The project is 100% owned by Cypress Development Corporation which will also develop the mine. A pre-feasibility study (PFS) for the project was completed in May 2020.

      The capital expenditure for the Clayton Valley lithium mine is estimated to be £406m ($493m) and the project is expected to produce 27,400 tonnes (t) of lithium carbonate equivalent (LCE) a year over an estimated mine life of 40 years.

      Location, geology, and mineralisation
      The Clayton Valley lithium-bearing claystone deposit is situated in central Esmeralda County, immediately east of Albemarle’s Silver Peak lithium brine operation.

      PROJECT GALLERY
      The project area covers approximately 5,430 acres within the Clayton Valley, approximately 352km to the southeast of Reno. The mining town of Tonopah is located approximately 56km northeast of the project site and the village Silver Peak lies 16km west of the mine site.

      The project is also located adjacent to the 23,300-acre Clayton Valley lithium brine project being developed by Pure Energy Minerals.

      The Clayton Valley lies within a closed basin near the southwestern margin of the Basin and Range province in western Nevada.

      The uplifted basement rocks of Angel Island comprising metavolcanic and clastic rocks, and colluvium dominate the western portion of the project area, while the southern and eastern portions are dominated by uplifted, lacustrine sedimentary units of the Esmeralda Formation.

      Lithium resources at the deposit are found hosted in tuffaceous mudstone, claystone, and siltstone. The lithium mineralisation occurs within montmorillonite clays throughout the sediments to a depth of at least 120m.

      Lithium reserves at the Clayton Valley project
      The Clayton Valley project is estimated to hold 222.8 million tonnes (Mt) of proven and probable ore reserves grading 1,141ppm lithium and containing approximately 1.35Mt of lithium carbonate equivalent (LCE).

      The measured and indicated resources at the deposit are estimated to be 593.3Mt grading 1,073ppm lithium.

      Mining and ore processing
      The open-pit mining method will be implemented at the Clayton Valley lithium project. The ore material will be extracted by a 12m³ hydraulic track excavator and removed from the pit using semi-mobile feeder-breaker and conveyors. The stripping ratio will be 0.15:1, and the lower grade claystone will be hauled to a waste dump with the use of scrapers. The mine will not require any drilling or blasting operations.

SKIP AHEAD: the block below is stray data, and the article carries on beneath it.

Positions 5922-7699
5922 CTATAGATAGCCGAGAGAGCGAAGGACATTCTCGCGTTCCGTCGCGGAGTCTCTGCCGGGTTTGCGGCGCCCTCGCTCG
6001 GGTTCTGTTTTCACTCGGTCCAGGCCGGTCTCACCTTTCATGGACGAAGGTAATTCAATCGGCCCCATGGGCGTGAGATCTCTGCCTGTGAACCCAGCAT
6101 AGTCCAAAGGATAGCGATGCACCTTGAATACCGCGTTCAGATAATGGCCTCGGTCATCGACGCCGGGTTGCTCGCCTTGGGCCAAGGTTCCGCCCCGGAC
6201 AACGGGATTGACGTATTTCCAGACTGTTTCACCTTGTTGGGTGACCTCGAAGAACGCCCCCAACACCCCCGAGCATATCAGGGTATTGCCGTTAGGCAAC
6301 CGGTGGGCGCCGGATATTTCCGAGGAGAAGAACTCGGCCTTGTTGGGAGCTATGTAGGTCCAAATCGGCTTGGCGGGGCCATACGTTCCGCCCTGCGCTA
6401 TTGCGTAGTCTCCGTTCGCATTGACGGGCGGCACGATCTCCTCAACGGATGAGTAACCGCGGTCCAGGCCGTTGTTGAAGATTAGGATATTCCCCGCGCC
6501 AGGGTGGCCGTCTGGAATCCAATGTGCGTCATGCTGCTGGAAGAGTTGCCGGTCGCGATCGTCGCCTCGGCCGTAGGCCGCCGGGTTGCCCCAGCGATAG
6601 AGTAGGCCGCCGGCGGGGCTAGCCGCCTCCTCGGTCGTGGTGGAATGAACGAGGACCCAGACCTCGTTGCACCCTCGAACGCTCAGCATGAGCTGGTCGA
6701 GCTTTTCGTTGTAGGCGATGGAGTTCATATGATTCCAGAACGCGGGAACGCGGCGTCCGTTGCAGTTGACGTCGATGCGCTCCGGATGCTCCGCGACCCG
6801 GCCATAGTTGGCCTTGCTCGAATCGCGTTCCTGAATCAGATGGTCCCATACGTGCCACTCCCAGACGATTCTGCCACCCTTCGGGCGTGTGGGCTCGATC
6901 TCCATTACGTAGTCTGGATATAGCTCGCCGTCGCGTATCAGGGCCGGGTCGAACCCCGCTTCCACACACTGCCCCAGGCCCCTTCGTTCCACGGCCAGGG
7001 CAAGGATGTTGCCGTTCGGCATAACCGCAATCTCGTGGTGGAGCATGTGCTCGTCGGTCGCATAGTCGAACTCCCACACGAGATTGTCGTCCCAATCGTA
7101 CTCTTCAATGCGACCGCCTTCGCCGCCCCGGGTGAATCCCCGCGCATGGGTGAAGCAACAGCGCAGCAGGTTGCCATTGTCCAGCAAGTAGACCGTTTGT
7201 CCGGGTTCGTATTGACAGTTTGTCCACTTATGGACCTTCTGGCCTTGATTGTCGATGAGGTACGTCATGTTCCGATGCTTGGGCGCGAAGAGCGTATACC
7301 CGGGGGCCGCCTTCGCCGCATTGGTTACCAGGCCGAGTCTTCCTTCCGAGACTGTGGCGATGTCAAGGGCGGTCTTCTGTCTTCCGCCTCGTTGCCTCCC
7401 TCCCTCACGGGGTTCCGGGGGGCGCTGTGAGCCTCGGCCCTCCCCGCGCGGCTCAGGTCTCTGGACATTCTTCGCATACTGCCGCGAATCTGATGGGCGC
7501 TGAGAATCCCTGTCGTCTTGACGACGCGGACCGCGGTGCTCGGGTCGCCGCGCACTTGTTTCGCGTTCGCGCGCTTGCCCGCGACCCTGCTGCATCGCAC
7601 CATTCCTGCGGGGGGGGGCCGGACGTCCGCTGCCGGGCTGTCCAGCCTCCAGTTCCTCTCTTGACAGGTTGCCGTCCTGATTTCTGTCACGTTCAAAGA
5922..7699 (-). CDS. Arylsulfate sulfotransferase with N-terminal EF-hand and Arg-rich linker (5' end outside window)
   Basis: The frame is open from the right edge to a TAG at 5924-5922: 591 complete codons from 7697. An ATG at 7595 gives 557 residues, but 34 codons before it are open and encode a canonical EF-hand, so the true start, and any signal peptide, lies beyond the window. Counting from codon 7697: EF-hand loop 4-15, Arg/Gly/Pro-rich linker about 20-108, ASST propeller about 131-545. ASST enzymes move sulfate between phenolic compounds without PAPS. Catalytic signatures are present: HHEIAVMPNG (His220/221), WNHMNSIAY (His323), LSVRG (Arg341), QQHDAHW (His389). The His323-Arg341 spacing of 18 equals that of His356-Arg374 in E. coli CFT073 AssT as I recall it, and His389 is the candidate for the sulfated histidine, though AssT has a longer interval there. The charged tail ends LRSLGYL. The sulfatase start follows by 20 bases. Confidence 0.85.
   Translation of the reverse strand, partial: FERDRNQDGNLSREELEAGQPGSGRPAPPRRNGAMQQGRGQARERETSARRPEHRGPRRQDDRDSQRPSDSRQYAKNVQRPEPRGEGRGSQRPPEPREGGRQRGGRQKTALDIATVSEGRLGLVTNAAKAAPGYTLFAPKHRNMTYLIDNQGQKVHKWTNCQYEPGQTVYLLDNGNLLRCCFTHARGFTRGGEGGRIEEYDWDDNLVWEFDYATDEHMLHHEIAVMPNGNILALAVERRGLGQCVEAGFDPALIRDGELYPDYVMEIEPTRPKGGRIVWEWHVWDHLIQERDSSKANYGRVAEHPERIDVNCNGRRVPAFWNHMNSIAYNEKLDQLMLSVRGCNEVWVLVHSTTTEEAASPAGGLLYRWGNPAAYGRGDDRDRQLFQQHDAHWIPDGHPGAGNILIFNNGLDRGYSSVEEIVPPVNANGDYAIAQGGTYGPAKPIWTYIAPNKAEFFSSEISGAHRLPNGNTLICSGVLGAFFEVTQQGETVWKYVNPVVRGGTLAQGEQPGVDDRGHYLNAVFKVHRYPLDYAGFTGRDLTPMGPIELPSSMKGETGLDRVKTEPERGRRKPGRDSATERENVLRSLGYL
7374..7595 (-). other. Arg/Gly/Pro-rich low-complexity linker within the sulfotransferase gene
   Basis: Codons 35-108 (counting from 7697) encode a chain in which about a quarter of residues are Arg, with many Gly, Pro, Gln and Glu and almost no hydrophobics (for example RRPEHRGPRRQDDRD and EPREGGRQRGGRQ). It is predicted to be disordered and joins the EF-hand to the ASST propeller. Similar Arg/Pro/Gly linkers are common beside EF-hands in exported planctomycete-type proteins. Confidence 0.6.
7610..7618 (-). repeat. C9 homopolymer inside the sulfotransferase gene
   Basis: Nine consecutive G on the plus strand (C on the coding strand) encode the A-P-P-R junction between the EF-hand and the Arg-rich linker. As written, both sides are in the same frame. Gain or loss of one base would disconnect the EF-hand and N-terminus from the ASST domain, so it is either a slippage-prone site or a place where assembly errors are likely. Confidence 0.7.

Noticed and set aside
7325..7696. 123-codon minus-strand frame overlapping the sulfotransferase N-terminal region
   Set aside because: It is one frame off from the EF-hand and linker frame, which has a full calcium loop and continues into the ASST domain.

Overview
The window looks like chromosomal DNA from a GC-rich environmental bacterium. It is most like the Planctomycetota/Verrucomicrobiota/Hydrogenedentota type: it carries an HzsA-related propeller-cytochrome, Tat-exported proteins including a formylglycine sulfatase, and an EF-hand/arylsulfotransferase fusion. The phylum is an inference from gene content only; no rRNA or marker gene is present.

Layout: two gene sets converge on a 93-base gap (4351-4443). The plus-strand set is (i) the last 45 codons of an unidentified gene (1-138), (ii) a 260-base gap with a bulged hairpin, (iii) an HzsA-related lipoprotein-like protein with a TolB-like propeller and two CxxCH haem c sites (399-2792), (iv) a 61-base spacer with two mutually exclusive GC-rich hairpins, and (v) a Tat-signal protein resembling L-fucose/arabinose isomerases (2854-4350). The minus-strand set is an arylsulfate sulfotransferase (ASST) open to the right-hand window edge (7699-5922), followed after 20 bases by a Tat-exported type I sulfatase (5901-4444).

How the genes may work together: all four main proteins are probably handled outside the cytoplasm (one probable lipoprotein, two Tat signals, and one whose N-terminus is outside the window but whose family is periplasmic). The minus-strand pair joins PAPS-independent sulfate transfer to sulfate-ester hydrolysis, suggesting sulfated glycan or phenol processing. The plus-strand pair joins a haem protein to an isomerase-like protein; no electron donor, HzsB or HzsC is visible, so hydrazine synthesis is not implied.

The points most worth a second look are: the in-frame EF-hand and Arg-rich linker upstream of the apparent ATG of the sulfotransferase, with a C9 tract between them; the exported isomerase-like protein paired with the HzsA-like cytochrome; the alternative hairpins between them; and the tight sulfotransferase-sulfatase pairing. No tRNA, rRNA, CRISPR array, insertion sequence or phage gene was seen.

The initial mining plan is based on a daily mill feed rate of 15,000 tonnes per day (tpd). The extracted ore will be sent to a nearby processing plant where it will be leached with dilute sulphuric acid leach followed by filtration, solution purification, concentration, and electrolysis for the production of lithium hydroxide.

      Infrastructure facilities
      The Clayton Valley project area is accessible from Tonopah via the US Highway 95 and the Silver Peak Road.

      A 2,500tpd acid plant to produce sulphuric acid by burning elemental sulphur will be built on-site as part of the project. The generated steam in the process will be used to heat the leach tanks.

      The acid plant will also be equipped with a 27.5MW power generation facility. The additional electricity requirement for the project will be supplied by the local utility NV Energy.

      The water requirement for the project will be sourced from a wellfield situated approximately 10km away from the project site.

      The other infrastructure facilities for the project will include a tailings storage facility located to the south of the plant site, as well as an administration building, laboratory, warehouse, reagent storage, mine shop, and fuel and reagent storage facilities.

      Contractors involved
      Continental Metallurgical Services (CMS) and Global Resource Engineering (GRE) prepared the pre-feasibility study report for the Clayton Valley lithium project.

      GRE provided the mineral resource estimate, while NORAM Engineering and Constructors, and CMS designed and tested the flow sheet for the lithium recovery for the project.

      DO YOU HAVE INTERESTING CONTENT TO SHARE WITH US?
      Enter your email address so we can get in touch. & $ ## $ &&&&

  2. OK, but how much of this was Elon’s fault? Did he “ask” for credit payments from ICE auto companies? Did he petition congress to pass these idiotic laws? Or, did the imbeciles in DC, and various state capitals pass these carbon credit laws on their own? Would another EV company receive the same credits? Can Elon even refuse these payments if he wanted do, and I doubt he would even if he could. I honestly do not know the answer, but if this is not Elon’s fault, how can he be blamed?

    • Hi Rush,

      I blame Elon for using the force of government to make EVs seem like viable mass-market alternatives. His cars would never have been more than very low-volume boutique/specialty cars – like McLarens – absent all the transfer payments/rent seeking. He has wet his beak – to the tune of billions – by using government to mulct ordinary people. And he has facilitated the massive increase in the cost of vehicles generally and the future limiting of mobility by egging on the “climate change” lie he profits from.

      Reason enough?

      • Hey Eric,

        I agree with you 100% about the use of government force. It is deplorable, and should never be condoned. I just wonder if this was forced on Elon, that’s all. Did he have a choice in the matter, or did the government use his company simply because it is in the EV business? Do Nissan, Chevy, and any other EV manufacturer get these credits? Do they have a choice? Elon is not a pyscopathic nut job such as Bezos, Zuckerberg, and Dorsey. He has many libertarian tendencies, well at least the words he uses sometimes do. His companies use/invent cutting edge technology. He employs thousands of people. There are worse billionaires in the world than Elon, and I mentioned three of them. Now, if he asked the government for these subsidies, well, that would be a different story. But, how many of us would turn down Uncle Sam’s billions if it were waved in front of our face.